Abstract: Boat traffic is widely believed to cause disturbance and physical injury to cetaceans and is frequently cited as an important threat to their welfare and conservation. As a result, numerous codes of practice have been proposed which restrict the movement of boats in the vicinity of cetaceans. There are, however, relatively few quantitative studies on the behaviour of cetaceans in the presence of boats. Here, we report on a study of bottlenose dolphins (Tursiops truncatus) in Teignmouth Bay, UK. We show that the presence of dolphins in the study area was unrelated to the number of boats present. When boats were stationary, the behaviour of dolphins did not differ significantly between boat classes; however, there was a highly significant difference in the response of dolphins to different classes of boats in motion. Speedboats and jet skis were associated with aversive behaviours, even when boats were not directly approaching the dolphins.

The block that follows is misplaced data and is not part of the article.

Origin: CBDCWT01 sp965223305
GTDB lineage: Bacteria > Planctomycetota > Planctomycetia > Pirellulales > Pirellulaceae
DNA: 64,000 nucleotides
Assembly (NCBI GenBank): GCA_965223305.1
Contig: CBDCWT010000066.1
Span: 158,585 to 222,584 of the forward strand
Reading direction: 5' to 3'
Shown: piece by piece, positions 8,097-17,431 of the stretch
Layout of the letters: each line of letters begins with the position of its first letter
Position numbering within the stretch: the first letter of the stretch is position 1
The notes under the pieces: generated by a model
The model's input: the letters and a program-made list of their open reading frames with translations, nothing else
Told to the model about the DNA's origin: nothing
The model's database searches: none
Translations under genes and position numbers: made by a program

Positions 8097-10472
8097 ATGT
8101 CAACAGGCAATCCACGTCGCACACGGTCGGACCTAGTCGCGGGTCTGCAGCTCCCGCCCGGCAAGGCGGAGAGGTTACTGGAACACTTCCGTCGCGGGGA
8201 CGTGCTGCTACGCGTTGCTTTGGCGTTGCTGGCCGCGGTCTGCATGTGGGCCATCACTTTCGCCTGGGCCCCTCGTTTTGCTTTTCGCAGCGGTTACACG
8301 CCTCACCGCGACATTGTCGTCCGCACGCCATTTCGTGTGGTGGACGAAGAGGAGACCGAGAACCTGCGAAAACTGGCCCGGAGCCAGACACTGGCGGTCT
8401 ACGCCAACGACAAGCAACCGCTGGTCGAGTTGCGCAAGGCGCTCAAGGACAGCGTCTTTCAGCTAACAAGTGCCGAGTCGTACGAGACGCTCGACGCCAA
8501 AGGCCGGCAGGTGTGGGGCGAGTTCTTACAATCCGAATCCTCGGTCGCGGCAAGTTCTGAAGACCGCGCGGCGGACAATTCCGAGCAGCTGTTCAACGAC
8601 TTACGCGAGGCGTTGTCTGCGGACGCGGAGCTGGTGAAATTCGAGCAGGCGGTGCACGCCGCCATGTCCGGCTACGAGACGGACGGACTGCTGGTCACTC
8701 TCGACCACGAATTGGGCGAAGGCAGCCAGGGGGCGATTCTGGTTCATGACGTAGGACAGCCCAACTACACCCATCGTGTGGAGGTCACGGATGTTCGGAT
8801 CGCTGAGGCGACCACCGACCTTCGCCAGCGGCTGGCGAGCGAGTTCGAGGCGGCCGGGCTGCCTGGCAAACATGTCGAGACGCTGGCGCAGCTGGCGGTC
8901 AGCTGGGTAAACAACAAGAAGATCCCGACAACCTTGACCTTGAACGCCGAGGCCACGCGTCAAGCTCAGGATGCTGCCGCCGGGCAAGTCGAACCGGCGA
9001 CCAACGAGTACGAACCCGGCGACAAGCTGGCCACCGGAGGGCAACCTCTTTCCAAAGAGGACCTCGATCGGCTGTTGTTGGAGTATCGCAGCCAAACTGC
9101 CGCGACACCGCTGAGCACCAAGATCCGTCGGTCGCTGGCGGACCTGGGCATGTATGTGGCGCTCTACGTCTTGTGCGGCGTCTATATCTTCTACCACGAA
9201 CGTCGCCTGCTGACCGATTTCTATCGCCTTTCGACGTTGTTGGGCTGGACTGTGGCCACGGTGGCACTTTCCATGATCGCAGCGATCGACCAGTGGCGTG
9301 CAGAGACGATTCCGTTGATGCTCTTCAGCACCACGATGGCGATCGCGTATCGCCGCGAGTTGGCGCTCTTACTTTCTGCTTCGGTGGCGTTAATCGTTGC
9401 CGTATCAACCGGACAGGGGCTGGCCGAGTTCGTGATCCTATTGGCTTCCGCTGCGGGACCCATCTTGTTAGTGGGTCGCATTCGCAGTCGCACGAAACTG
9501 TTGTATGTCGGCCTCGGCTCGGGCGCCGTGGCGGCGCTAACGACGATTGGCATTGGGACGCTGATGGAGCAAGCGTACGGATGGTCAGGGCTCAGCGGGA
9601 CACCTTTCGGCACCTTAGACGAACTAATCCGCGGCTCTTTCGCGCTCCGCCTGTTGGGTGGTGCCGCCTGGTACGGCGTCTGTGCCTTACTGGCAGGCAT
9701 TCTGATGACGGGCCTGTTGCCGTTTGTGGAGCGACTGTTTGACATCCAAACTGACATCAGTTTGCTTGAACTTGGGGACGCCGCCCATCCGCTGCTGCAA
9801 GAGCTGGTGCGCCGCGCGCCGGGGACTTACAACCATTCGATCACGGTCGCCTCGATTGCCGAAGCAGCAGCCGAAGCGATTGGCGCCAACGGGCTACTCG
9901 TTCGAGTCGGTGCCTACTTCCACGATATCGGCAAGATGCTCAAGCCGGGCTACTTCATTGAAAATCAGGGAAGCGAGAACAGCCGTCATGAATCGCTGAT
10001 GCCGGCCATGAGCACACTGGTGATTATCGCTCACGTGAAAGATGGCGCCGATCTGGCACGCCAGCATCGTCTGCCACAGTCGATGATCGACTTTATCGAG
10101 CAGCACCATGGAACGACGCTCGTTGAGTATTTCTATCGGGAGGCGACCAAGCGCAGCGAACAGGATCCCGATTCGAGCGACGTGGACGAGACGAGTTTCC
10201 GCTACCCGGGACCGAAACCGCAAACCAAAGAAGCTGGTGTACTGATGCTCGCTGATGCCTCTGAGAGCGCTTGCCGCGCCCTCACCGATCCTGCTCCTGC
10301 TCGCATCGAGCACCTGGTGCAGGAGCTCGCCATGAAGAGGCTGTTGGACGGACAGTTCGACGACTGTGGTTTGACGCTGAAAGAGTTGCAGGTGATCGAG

Key Words: bottlenose dolphin, disturbance, boat traffic, behaviour, conservation, Tursiops

Document Type: Research article

DOI: 10.1578/AM.30.2.2004.279

Page Numbers: 279-283

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